Meet The Team
Faculty Leader: Miss L Whitehouse firstname.lastname@example.org
Deputy Faculty Leader: Miss K Taylor email@example.com
Our Citizenship Curriculum is designed so that you can build knowledge and skills alongside each other while exploring the key Citizenship issues. Students will gain knowledge of democracy, government and law as well as the role Britain plays on the world stage and evaluating the best way to keep British Citizens safe. Students will also consider the different methods of achieving change that have been used throughout History and will consider the most effective way of protesting for change in Britain today.
Why it is important to study Citizenship?
The study of Citizenship enables us to consider the society that we presently live in and the roles different parts of society play. Citizenship aims to help us to become well informed members of our community, both locally and nationally and helps us to consider how we could act to change and improve our communities. Citizenship provides the opportunity for students to work individually to develop their own knowledge and also encourages students to work with others and take part in group activities to bring about a change. Citizenship supports students to develop the ability to create sustained, well balanced arguments. Communication skills are developed throughout this subject as the lessons aim to enhance students’ writing and speaking styles.
What do we study in Citizenship?
In year 7, students will begin to be introduced to a number of key Citizenship issues. For example ‘What are Human Rights? In this unit we will look at the importance of Human rights and responsibilities. Throughout this topic students will research case studies of where Human rights have been denied and begin to assess resolutions to these issues across the world. Year 7 will also consider questions about identity, including religious and cultural identity and pupils will question ‘What does it mean to be British?’ Students will also participate in their first unit including active citizenship, where pupils will consider how to improve animal rights causes in Britain.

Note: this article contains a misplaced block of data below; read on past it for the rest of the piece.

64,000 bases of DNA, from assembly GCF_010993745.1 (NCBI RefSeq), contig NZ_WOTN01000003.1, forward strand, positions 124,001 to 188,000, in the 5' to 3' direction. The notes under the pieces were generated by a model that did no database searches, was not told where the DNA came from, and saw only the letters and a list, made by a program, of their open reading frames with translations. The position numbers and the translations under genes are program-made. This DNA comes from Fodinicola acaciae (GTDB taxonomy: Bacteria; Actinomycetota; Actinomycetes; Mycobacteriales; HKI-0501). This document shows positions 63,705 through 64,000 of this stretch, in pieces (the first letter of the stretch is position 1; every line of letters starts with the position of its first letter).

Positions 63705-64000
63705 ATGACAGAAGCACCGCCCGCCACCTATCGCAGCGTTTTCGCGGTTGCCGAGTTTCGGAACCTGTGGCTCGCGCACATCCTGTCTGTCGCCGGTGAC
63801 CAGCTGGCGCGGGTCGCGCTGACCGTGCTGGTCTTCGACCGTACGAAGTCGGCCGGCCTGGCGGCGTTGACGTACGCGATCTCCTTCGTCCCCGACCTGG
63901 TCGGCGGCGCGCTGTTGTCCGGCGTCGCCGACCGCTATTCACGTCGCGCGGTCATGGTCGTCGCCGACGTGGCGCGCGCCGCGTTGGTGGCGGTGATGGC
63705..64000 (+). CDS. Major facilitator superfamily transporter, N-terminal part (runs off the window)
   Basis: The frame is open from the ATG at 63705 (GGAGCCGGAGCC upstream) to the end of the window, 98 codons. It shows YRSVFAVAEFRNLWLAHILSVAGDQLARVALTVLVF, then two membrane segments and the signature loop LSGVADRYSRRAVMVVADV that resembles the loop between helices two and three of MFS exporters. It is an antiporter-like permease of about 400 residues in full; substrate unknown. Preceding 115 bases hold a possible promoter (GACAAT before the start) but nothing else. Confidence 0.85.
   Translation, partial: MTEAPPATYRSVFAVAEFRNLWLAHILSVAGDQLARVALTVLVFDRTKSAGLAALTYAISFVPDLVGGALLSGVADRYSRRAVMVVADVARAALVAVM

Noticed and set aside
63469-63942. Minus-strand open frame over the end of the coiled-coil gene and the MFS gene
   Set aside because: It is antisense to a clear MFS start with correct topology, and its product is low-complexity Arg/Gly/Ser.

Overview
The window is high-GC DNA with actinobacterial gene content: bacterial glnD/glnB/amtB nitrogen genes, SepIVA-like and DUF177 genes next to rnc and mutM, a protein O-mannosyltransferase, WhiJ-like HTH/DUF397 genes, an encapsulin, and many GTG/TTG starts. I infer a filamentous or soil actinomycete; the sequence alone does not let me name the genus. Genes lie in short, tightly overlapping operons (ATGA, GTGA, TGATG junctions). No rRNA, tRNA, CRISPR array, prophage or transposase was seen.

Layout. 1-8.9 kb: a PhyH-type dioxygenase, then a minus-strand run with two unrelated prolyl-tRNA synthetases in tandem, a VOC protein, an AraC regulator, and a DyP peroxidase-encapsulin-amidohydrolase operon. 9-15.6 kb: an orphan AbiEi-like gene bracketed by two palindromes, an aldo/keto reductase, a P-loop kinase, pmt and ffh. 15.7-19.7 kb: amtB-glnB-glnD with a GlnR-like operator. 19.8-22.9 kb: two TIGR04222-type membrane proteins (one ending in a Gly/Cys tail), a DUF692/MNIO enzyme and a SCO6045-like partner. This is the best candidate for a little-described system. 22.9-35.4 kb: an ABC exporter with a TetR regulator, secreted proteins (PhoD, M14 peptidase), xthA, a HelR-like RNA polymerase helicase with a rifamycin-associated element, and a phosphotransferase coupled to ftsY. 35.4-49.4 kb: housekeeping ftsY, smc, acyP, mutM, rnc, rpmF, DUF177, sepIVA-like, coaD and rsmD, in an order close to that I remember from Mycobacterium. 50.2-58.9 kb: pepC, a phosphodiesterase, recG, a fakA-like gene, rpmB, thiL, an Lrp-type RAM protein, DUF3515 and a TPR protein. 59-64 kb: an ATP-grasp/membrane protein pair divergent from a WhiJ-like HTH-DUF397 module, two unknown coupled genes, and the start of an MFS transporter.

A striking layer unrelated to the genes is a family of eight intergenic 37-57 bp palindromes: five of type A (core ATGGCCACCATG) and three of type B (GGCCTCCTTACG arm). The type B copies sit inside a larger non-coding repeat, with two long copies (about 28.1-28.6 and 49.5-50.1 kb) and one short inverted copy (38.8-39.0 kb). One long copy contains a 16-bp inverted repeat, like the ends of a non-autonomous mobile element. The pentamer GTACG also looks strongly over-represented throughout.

In year 8 pupils will be continue to consider ways of making a change in society in the unit ‘Do actions speak louder than words?’ Students will also build upon their understanding of how government works by considering the differences between democracies and dictatorships. Contemporary issues such as climate change and the role and purpose of the Royal family in Britain today will also be explored in year 8.
To begin with in year 9 pupils will begin to consider if all are equal in society. Pupils will look at different groups in society, men, women, the LGBT community and Muslims, and consider how they are treated in modern day Britain. Year 9 will draw together all of their knowledge gained about Britain to consider the different viewpoints to the large Citizenship question, what is Britain’s role on the world stage? As part of their continued active citizenship students will build upon previous knowledge about the role of media in our society. Here we focus on the impact that reality TV has on our society and question if reality TV shows need more regulation. Student will also consider the role of charity in our society. Finally in Year nine pupils will investigate the methods of law enforcement used in Britain as we ask the question ‘How do we keep the county safe?’
Year 10 and 11
Specification: AQA 8100
Life in modern Britain
Life in modern Britain, looks at the make-up and dynamics of contemporary society, what it means to be British, as well as the role of the media and the United Kingdom’s (UK’s) role on the world stage
Rights and responsibilities
Rights and responsibilities, looks at the nature of laws, rights and responsibilities within the UK and has a global aspect due to the nature of international laws, treaties and agreements by which the UK abides.
Politics and participation
Politics and participation, aims to give the student, through an understanding of the political process, the knowledge and skills necessary to understand how to resolve issues, bring about change, and how the empowered citizen is at the heart of our society.
This GSCE is all based around how citizens can try to make a difference in society. Students are required to undertake an investigation into a citizenship issue of their own choice. This will involve research and planning and taking action. This provides students with the opportunity to complete some ‘hands on’ citizenship.
Exam website, including specification and some past papers